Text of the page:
Are you trying to decide whether to move to Glasgow or Edinburgh? There are certainly a lot of things you need to consider before you make a decision, so to make your job a little easier, in this article, we’re going to help you out, at least when it comes to living costs in Scotland’s two biggest cities.
In this article, we’re going to compare Glasgow and Edinburgh when it comes to population, transport links, employment, and overall safety. After that, we will take a closer look at the property market in each of the two cities and help you decide which city is best for you.
What Are the Main Differences Between Glasgow and Edinburgh?
Though the distance between Glasgow and Edinburgh is less than 50 miles, these two cities are dramatically different. Glasgow is best known for its lively and vibrant atmosphere, while Edinburgh is more popular for its history and centuries-old traditions.
Glasgow is undoubtedly Scotland’s largest city, as far as population is concerned. Currently, it’s home to about 600,000 people, which, funnily enough, is around 13% of Scotland’s entire population. As for Edinburgh, the population in Scotland’s capital is around 500,000.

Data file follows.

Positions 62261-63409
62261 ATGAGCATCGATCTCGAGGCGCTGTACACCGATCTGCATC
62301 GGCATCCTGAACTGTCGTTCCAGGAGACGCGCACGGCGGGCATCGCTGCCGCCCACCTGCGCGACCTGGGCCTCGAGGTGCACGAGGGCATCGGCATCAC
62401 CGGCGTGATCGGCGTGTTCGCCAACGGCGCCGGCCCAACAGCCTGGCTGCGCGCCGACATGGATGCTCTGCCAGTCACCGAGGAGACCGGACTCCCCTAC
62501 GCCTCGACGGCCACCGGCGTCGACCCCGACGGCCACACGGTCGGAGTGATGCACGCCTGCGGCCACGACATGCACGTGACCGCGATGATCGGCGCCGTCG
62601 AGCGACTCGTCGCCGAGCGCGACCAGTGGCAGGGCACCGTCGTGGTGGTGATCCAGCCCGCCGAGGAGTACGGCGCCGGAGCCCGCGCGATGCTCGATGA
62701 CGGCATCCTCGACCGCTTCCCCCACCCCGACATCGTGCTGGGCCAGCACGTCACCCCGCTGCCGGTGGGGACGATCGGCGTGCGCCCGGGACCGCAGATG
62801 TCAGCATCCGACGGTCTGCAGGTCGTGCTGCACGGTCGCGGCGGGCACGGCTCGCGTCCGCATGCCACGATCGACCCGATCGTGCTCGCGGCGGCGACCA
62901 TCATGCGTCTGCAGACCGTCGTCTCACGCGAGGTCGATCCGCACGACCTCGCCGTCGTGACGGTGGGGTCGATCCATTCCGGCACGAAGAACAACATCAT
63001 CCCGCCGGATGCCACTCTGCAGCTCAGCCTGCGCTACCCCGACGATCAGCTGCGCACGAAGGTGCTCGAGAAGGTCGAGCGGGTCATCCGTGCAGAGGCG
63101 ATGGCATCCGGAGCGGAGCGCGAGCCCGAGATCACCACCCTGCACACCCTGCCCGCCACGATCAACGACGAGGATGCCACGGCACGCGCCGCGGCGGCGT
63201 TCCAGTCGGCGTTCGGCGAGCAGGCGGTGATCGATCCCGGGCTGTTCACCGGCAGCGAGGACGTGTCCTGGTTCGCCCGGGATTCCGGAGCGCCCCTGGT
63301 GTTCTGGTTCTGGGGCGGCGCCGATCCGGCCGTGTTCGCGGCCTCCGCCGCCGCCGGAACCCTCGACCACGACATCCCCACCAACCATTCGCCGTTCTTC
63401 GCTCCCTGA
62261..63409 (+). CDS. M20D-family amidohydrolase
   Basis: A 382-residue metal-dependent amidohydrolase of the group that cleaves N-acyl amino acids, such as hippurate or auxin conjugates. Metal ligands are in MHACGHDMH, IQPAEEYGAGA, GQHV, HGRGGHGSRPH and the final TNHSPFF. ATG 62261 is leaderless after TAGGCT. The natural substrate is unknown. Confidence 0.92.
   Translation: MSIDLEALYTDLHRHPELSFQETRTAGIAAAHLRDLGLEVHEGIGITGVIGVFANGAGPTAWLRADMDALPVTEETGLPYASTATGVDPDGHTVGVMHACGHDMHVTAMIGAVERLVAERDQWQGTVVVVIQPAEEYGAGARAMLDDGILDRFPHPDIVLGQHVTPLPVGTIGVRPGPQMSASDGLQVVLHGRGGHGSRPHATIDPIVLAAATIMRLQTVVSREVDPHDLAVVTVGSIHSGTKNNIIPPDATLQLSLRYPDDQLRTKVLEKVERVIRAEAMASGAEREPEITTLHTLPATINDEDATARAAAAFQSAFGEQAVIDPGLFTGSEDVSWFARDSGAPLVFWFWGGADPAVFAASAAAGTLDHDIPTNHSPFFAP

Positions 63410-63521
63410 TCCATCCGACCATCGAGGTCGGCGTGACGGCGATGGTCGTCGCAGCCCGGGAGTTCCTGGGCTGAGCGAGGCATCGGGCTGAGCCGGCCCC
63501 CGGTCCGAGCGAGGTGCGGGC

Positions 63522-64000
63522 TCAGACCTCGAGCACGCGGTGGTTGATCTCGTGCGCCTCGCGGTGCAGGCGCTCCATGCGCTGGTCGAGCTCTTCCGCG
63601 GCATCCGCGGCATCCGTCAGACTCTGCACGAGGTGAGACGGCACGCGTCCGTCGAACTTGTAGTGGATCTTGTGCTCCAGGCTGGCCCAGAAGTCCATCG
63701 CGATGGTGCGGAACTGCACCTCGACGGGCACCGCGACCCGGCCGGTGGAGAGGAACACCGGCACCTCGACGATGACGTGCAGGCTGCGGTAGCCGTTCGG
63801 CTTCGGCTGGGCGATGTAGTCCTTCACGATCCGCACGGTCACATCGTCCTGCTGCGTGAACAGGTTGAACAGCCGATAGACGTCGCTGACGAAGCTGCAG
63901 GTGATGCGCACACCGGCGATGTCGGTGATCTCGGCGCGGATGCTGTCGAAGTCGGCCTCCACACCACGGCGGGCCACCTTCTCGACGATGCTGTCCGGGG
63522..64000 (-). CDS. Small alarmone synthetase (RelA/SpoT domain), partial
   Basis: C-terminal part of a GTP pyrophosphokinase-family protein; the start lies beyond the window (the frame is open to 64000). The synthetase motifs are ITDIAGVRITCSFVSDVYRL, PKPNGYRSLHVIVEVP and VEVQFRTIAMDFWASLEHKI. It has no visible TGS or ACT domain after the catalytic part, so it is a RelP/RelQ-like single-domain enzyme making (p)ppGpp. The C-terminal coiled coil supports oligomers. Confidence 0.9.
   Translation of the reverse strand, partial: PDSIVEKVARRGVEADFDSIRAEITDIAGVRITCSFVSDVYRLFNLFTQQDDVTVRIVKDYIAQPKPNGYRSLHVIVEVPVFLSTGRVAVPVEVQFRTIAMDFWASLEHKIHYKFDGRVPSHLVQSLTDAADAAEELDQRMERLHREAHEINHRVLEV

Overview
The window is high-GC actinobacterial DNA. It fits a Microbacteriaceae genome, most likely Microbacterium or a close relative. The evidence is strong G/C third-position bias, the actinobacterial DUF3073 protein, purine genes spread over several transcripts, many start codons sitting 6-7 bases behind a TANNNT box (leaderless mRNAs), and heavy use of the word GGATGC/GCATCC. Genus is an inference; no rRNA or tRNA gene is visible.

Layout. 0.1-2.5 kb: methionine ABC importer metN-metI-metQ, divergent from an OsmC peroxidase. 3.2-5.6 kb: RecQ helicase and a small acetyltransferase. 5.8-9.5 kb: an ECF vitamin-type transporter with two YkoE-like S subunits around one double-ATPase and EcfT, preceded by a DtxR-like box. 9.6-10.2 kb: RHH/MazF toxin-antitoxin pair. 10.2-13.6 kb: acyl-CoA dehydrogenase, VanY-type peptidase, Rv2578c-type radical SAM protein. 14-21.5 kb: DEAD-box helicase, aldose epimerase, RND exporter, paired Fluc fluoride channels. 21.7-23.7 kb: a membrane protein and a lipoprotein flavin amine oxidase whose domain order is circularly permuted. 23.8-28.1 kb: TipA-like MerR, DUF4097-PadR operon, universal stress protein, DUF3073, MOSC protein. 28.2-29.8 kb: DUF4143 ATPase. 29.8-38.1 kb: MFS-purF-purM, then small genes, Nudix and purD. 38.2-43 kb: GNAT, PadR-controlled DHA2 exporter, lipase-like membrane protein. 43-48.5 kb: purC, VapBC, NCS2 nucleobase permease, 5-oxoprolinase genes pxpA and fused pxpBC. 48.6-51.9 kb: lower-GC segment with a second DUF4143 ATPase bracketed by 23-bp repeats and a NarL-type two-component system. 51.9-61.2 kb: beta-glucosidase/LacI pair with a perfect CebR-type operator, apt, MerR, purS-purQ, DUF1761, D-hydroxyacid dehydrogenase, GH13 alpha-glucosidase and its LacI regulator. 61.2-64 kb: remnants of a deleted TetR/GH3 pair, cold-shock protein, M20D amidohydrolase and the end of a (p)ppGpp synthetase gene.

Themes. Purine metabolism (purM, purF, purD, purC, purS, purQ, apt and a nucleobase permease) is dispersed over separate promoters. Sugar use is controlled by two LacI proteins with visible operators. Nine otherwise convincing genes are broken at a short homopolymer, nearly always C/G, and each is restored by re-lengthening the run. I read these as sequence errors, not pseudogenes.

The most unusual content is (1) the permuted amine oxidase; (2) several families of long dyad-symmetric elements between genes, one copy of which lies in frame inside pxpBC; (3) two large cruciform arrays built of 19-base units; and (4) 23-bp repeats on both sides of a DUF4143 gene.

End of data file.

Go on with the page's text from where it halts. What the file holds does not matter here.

Both Glasgow and Edinburgh are cities of endless opportunity, but Glasgow is the winner here as it has a more diverse economy, which has a particular focus on manufacturing and healthcare. Edinburgh, on the other hand, mostly focuses on financial services and tourism.
Both cities have excellent transport links, including trams, buses, trains, and airports. However, Glasgow has a far more extensive subway system, making it the winner here.
Both Glasgow and Edinburgh are considered safe in comparison with the rest of the UK, and cities like London. However, Edinburgh is considered to be much safer, as crime continues to trouble Glasgow far more than any other city in Scotland.
If we had to pick a winner based on the criteria above, if you’re a young person looking for new opportunities, Glasgow is the place to go. If you have a family, Edinburgh might be a better choice as it is generally quieter and more laid back.
How Much Do Properties Cost in Glasgow
Property prices in Glasgow saw an increase of 5% over the last 12 months and are about 13% down since 2006. The average cost of a property in Glasgow today is around £200,000, which is far less than the UK average.
Of course, the price you can expect to pay for your property will heavily depend on the type of property you decide to buy and where the property is located. As you can imagine, a three-bedroom detached house close to the city centre in Glasgow will be far more expensive than a house of similar size and type in the suburbs.
Being the largest city in terms of population in Scotland, Glasgow enjoys a fairly hot property market. So if you decide to buy a house, finding cash house buyers to sell your property to when you decide to move on won’t be an issue at all.
How Much Do Properties Cost in Edinburgh